Every month in New England, Newton’s hypothesis of influence on motion takes on expanded meaning in the casino industry. Newton’s First Law of Motion is that an object will stay at rest or remain in uniform motion (constant velocity) unless acted upon by a force. In New England and further west, it’s like one big game of “Casino Jenga” with new players and more players added to the game.
New Jersey lawmakers have reached a deal to put a statewide referendum on the November ballot asking voters whether to approve two new casinos in the northern part of the state. The new bill would give existing Atlantic City casino operators six months to propose projects in northern New Jersey that would cost at least $1 billion. If they fail to do so, then both new licenses would be thrown open to any interested company. The main area of consideration – the Meadow lands changing the motion of gamblers south from New York City and even Connecticut.
This new additional gambling influence and motion in the northeast is going change the gaming landscape forever.
Humor me here for a minute…..
…….Once upon a time, Connecticut introduced Class III, Vegas style gambling to New England. CT changed the arrogant CEO’s of Atlantic City’s Gambling hold (to their denial) – but then Pennsylvania introduced casinos, some an hour away from AC. AC’s motion still didn’t change, assured it could compete. CT & PA’s motion increased, and AC began to slow down, unable to keep up. New York influenced CT with with Empire City & Resorts World near the border, and Rhode Island introduced two casinos, with Twin River taking the lead to slow the acceleration of motion (revenue) in Connecticut to an all-time low. CT’s influence on the Pilgrim State’s gamblers set the Massachusetts Casino Law into motion – and on, and on……..until, now the gambling wars have now gone far beyond the borders of New England. The entire northeast (except for New Hampshire and Vermont) are out for a fixed amount of gamblers and their money. The END? Not even close……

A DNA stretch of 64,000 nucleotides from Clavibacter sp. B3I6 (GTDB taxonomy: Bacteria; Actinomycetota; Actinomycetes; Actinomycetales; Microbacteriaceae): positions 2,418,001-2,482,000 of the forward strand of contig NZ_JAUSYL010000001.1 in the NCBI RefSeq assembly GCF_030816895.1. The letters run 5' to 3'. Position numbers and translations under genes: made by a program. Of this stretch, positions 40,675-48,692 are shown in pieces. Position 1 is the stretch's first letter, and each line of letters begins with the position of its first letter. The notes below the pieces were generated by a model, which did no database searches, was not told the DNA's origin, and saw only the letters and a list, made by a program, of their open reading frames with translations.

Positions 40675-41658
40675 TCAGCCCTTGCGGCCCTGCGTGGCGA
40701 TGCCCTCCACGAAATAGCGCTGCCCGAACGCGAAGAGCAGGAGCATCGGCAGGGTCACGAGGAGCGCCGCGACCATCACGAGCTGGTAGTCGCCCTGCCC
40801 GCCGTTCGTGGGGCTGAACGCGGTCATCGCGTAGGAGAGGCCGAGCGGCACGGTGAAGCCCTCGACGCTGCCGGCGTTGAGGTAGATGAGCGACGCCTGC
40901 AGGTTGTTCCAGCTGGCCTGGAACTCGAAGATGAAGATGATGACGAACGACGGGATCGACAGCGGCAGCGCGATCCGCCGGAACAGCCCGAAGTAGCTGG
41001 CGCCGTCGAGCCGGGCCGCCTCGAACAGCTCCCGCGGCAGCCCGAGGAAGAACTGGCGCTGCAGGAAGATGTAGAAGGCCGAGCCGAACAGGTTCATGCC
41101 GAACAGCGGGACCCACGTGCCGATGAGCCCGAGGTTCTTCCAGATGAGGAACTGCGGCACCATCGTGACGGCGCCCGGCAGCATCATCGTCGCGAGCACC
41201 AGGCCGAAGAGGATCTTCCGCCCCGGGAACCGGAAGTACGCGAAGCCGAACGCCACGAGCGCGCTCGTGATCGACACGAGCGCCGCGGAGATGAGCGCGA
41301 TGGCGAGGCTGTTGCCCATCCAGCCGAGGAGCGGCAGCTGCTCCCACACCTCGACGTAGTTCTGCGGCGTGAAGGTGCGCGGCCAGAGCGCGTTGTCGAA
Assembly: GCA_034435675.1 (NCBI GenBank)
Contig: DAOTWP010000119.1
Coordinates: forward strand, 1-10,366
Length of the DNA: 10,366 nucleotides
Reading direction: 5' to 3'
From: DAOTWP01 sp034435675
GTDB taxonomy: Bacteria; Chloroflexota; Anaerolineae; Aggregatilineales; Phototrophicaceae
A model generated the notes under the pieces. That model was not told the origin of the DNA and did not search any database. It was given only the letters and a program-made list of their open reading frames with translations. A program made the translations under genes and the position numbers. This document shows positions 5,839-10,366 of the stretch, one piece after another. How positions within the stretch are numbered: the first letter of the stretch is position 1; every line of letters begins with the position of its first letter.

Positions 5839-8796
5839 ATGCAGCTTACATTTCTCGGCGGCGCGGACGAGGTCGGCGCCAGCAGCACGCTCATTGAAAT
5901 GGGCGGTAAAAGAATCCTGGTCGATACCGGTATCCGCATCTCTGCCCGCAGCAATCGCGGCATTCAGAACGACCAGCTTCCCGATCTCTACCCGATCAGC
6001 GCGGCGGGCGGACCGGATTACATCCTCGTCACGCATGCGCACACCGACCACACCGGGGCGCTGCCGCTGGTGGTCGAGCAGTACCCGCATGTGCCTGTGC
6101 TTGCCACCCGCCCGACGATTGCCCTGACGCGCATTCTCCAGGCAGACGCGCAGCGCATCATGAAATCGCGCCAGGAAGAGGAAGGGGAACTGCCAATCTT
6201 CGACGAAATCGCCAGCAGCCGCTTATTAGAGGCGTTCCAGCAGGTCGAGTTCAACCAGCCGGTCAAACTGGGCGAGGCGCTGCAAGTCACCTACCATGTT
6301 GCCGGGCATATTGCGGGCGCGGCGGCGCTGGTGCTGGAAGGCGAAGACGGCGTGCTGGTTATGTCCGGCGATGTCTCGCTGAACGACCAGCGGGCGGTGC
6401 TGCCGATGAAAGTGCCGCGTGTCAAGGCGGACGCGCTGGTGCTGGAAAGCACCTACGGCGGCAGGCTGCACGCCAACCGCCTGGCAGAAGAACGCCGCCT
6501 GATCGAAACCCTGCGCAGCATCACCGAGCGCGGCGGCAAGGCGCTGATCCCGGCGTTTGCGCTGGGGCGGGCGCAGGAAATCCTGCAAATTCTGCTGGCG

Cannibalism at its worse, competition at its best.
The good news is that better competition should mean better offers for all of us. It might mean traveling an hour or two (or more), but within a radius of 90 miles from Pennsylvania (including Delaware) to Maine, anyone will be able to gamble, dine, see a show, or stay at one of at least 4 or 5 casinos by 2020.
But this good news comes at a high cost. Not all casinos will continue to be open, closing like Showboat, Hartford Jai-Alai, Revel, etc….. Others, becoming smaller like Foxwoods – from over 6000 slots to 4800 slots and casino areas converted for other purposes or boarded up away from casino traffic. And what is to be made of Slot joints like Plainridge Park in MA and Newport Grand in RI? Will they survive?
I predict the future Atlantic City consisting of the three Marina properties, and only Tropicana, Resorts and Caesars Palace on the boardwalk. Many people will be jobless and huge blighted buildings will litter the beautiful AC Boardwalk. Casinos all over the 10 state area in the northeast may close or become half the destination it was or was meant to be. Turning to increasing casino gambling will only make states realize that they couldn’t proper in this market as they thought they would by depending on gambling revenue for their state coffers.
Tim Dressen with his podcast “Five Hundy by Midnight” constantly repeats the dread of those stuck in Las Vegas Heartbreak – the tendency to feel that the “old days in Vegas were better.” (see NETG’s post about his book visiting Las Vegas, “The Outsiders’ Guide to Las Vegas” is All You Need to Visit Sin City”, or better yet, buy the book!) But the fact that Vegas is constantly changing – tearing down, rebuilding, renovating, adding on – is what makes it the best city in the world.
So, to ALL my northeast gamblers, I say to you to live in the moment, because soon what you once knew and expected for your gambling excitement, hotel stays, entertainment and dining will change.
For better or worse, Dylan said it best, “The times they are a-changin’ ”